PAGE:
Posted: November 11, 2017

Civil actions often end with jury verdicts or settlements that provide an injured party with monetary compensation. But in some cases they bring about change – such as safety improvements or revamped policies and regulations -- that helps ensure there won’t be future victims.

Such was the case with litigation involving a mentally ill inmate at the George W. Hill Correctional Facility in Delaware County. Thirty-five-year-old Janene Wallace, of Upper Darby, committed suicide on May 26, 2015 after being placed for 52 days in solitary confinement at the facility run by the for-profit Community Education Centers (CEC), Inc. She had been denied proper medical attention and supervision, even basic necessities such as blankets, sheets and towels. The final straw came when Wallace, who suffered from depression, anxiety, and paranoia, taunted by a prison guard who told her to kill herself. Later that same day, Wallace, using a bra strap, hung herself in her cell.

A civil lawsuit in the case resulted in a $7 million settlement. Also, GEO Group Inc., the private, for-profit company that took over operation of the facility earlier this year, agreed to a litany of policy changes at the prison, including the following: 

Revised policy on Suicide Prevention

  • Inmates with serious mental illness will never be housed in restrictive housing units due to symptoms related to mental illness.
  • If inmates with mental illness must placed in a restrictive housing unit for a security reason a psychologist shall evaluate them within 24 hours to assure that restricted housing will not result in a worsening of psychological health or increased suicide risk.

Revised policy on Restricted Housing

  • No inmate is placed in segregation without approval of the shift supervisor.  (A Sgt placed Janene in segregation)
  • No inmate is placed in segregation without an evaluation by medical.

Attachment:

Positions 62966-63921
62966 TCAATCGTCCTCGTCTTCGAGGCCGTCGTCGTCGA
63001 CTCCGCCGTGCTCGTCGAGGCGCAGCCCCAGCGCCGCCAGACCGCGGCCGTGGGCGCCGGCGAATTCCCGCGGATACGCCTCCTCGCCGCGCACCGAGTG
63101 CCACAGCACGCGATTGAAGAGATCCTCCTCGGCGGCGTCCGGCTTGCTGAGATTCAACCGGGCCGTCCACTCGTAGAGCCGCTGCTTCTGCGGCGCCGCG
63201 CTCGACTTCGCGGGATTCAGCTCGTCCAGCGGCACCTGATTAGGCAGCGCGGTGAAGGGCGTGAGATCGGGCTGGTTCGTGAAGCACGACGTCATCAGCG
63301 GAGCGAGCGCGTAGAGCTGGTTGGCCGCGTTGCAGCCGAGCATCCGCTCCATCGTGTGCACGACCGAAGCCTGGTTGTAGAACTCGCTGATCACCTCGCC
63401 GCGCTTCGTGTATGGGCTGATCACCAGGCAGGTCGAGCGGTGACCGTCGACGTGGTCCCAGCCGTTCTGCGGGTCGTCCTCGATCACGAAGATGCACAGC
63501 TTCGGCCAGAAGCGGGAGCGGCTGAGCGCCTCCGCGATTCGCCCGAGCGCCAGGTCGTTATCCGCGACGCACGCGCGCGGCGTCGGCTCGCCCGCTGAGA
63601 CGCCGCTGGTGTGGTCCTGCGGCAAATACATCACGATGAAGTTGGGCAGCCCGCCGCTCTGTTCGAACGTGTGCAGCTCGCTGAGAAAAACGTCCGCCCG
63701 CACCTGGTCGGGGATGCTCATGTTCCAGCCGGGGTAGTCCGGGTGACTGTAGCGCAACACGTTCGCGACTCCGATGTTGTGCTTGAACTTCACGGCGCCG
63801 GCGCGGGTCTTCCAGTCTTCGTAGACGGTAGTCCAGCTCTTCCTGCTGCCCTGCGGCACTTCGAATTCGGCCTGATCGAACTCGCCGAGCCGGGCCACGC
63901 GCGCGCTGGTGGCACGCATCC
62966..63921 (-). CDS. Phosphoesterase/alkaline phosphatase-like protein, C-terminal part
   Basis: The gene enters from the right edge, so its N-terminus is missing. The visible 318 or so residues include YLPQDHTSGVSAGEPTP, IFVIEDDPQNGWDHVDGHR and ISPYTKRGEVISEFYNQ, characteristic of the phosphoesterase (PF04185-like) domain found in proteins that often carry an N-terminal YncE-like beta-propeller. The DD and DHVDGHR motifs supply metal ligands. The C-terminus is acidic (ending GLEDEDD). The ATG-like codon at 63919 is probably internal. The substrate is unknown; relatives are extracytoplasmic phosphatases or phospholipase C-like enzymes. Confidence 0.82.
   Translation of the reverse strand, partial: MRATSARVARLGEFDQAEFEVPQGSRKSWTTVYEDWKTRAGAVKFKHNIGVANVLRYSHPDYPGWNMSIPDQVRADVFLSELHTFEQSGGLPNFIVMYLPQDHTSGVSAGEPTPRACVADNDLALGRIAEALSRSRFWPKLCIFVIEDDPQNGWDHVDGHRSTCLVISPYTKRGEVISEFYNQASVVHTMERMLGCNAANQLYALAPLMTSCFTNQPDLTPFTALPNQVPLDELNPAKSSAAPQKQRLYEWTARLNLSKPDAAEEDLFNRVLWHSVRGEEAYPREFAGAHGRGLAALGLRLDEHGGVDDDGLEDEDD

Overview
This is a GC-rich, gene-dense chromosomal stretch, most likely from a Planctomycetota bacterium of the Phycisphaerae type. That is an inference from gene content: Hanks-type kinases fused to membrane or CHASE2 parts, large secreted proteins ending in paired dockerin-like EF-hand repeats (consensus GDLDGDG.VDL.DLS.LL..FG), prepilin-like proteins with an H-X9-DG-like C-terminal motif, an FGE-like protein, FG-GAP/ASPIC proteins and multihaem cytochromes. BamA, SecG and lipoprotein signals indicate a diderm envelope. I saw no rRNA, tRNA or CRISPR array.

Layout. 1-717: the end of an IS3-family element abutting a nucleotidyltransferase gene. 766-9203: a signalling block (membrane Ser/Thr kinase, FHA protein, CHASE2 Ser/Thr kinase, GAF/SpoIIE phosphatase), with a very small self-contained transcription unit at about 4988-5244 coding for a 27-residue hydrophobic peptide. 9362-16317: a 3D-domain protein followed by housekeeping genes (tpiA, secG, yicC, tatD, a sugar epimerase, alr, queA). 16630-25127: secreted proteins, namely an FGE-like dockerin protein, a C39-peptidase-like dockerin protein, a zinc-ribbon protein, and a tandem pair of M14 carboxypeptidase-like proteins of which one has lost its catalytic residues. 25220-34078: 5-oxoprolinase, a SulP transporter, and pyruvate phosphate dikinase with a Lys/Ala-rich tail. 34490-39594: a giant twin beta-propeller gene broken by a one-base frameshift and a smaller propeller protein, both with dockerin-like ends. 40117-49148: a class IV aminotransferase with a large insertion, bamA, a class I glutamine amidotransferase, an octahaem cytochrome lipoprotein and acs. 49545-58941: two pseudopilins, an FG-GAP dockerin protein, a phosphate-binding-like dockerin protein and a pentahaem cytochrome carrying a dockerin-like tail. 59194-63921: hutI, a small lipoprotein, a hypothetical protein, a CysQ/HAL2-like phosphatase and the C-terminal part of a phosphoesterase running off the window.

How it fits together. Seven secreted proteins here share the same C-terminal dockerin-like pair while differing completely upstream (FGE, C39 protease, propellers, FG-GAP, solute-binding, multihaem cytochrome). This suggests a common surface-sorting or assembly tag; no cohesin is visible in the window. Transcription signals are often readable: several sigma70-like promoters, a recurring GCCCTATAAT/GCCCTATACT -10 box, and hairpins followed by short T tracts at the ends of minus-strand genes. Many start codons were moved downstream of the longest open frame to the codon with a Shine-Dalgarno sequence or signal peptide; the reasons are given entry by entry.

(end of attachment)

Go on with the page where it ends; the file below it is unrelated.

• Any placement in segregation must be approved by the warden within 24 hours.
  • Medical must visit inmates on segregation units 3x a day (once per shift).  (Prior policy required once daily visits)
  • Within seven days of an inmate being placed on segregation a psychologist or psychiatrist shall interview shall perform a written evaluation of the inmate.  Subsequent evaluations are to be performed every 30 days an inmate remains in segregation.  (Previously no evaluation was required until an inmate was in seg for 30 days.)
  • Placements in segregation shall be reviewed by the classification committee every 7 days.
  • If an inmate is held in segregation for 30 days, the warden must approve the segregation in writing. 
  • Every seven days the unit manager must review an inmate’s segregation and interview the inmate and document the reasons for continuing segregation.  (Previously there was no requirement to interview the inmate)

Additionally, the Warden, Chief of Security, Deputy Wardens, Health Services Administrator, and Classification Coordinator will hold weekly meetings where each inmate on segregation units status and the reason for their status is reviewed to assure compliance with the policy above.

Attorney David Inscho, of Kline & Specter, PC, who negotiated the settlement, said he hopes the policy changes will help make sure an incident of this kind never takes place at the prison again.

He told the news media: “The company that profited from holding Janene in solitary confinement and whose employee taunted her to kill herself were held responsible. Equally as important, the new operator has agreed to make substantial changes that will prevent mentally ill people from being held in these cruel and inhumane conditions.”